Drinking with Clowns
Drinking with Clowns was drunk with confusion while attempting to come up with a fitting name for their bilingual five-piece band. Inspired by Bob Marley, James Brown and Primus, these boys have tied together a unique sound of melodies that could easily be comparable to the audacious music of Black Eyed Peas.
Randomly switching languages from Spanish to English throughout the duration of their songs, guitarist Baldo Bobadilla, percussionist Chris Trujillo, keyboardist Daniel Lopez Carballido, bassist Hector Urtubia and drummer Marrio Williams have found comfort in the realm of indecision over whether they are a Latin American band or just an American band. Let’s say they’re somewhere in between.
“I know that saying we have our own ‘unique sound’ is very cliché, but I truly believe that we do,” confidently says Urtubia, 28. “We densely mix together Latin, funk, jam, disco, pop, hip-hop, rock, reggae and even some punk-rock, when appropriate. Moreover, we mix Spanish, English and Spanglish in a lot of our material, sometimes all in the same song. Besides the different styles that we combine, we always try to project a really good vibe when we play live. We really enjoy ourselves when performing and love to get feedback from the crowd. If the people have fun, we play better, and then they’ll have more fun, and one of these days, we might just explode from that energy circle. Sometimes we bring party poppers and other props on stage, just to get the people started. Silliness is one of the underlying themes of the group,” Urtubia says, making the name of the band seem quite fitting—drunken clowns with party poppers, taking over the stage.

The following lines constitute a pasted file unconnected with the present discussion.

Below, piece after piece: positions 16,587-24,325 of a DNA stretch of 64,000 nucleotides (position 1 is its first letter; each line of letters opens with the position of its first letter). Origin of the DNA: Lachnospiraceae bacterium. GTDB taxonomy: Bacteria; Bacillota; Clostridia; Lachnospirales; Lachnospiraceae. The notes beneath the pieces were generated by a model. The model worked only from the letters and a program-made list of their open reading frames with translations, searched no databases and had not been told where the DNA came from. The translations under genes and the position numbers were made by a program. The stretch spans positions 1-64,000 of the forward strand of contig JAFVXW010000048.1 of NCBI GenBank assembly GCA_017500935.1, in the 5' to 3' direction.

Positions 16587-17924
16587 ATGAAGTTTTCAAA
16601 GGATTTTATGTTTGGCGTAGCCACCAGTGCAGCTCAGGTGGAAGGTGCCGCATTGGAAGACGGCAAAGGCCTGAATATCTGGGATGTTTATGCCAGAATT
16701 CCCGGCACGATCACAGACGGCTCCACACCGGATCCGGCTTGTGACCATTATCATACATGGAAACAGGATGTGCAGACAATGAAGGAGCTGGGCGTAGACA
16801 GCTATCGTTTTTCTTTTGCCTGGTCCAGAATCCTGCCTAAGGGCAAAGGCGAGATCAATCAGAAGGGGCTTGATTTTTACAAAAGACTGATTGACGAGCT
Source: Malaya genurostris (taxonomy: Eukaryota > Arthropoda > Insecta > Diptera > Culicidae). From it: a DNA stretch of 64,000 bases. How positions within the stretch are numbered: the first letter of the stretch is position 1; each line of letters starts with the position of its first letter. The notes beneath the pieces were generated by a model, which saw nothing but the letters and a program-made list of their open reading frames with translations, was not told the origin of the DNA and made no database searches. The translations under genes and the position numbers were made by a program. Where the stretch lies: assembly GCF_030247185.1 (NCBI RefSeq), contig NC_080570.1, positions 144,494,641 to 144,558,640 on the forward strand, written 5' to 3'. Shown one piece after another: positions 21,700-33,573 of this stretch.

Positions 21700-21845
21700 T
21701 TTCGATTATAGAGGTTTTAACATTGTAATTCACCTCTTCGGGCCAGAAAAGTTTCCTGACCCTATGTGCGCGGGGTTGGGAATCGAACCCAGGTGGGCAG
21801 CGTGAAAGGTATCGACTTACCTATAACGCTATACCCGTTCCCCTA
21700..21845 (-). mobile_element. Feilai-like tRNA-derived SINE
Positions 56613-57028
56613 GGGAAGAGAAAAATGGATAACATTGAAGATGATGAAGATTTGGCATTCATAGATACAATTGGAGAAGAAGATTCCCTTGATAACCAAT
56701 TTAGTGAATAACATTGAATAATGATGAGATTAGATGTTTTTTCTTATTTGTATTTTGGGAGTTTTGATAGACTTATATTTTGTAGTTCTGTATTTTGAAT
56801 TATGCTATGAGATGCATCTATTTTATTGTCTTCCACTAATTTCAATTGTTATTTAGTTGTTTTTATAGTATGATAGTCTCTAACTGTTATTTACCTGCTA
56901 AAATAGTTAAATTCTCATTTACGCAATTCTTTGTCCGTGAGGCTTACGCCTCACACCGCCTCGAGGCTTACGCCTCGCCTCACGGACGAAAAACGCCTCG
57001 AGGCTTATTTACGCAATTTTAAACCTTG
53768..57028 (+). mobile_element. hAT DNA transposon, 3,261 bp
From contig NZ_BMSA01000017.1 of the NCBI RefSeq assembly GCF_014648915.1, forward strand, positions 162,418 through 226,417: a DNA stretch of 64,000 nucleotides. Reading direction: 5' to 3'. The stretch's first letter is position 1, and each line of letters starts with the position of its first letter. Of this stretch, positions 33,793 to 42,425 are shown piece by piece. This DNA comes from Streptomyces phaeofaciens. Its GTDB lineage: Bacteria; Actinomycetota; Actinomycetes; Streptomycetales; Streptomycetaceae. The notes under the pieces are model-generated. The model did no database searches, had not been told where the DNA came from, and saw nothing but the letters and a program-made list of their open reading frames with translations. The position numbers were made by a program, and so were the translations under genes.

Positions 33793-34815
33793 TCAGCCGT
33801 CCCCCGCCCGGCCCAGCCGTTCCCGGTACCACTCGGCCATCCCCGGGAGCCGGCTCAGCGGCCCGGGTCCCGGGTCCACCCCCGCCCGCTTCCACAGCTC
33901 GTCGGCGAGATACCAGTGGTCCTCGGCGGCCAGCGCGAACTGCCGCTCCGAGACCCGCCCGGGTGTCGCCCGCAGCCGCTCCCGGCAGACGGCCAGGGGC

“We chose the name ‘Drinking with Clowns’ after about a year of trying to come up with something else. We had chosen a previous name until we found out that a metal band in South Carolina already had it. After we were completely tired of searching, we settled with the name we have now because it’s somewhere between silly and evil. Besides, it leaves an interesting image. You’ve hardly ever seen it, but if you do, you’ll remember it,” says Urtubia.
Drinking with Clowns’ sense of being all over the place is also seen in their physical appearance. Bobadilla, 28, sports a dark, lengthy goatee, as do a couple of the others band members, and Williams (in his mid-30s but unwilling to elaborate) has chosen to remain absolutely hairless and often cloaked in black. this five-piece band of silliness has been playing shows all over Reno, from the Hacienda to Record Street Café.
“We would like to get to a point where we create a great overall show that is amazing visually as well as musically,” says Urtubia. “We want to play with everyone in town, from all walks of life, and create a huge jam session, making it a great party and to ultimately self-combust in the middle of a very intense live jam.”
Self-combustion doesn’t sound terribly enjoyable, but Drinking with Clowns wouldn’t be content without creating some sort of onstage explosion—whether it be party poppers or self-combustion. Audience, prepare to make some noise.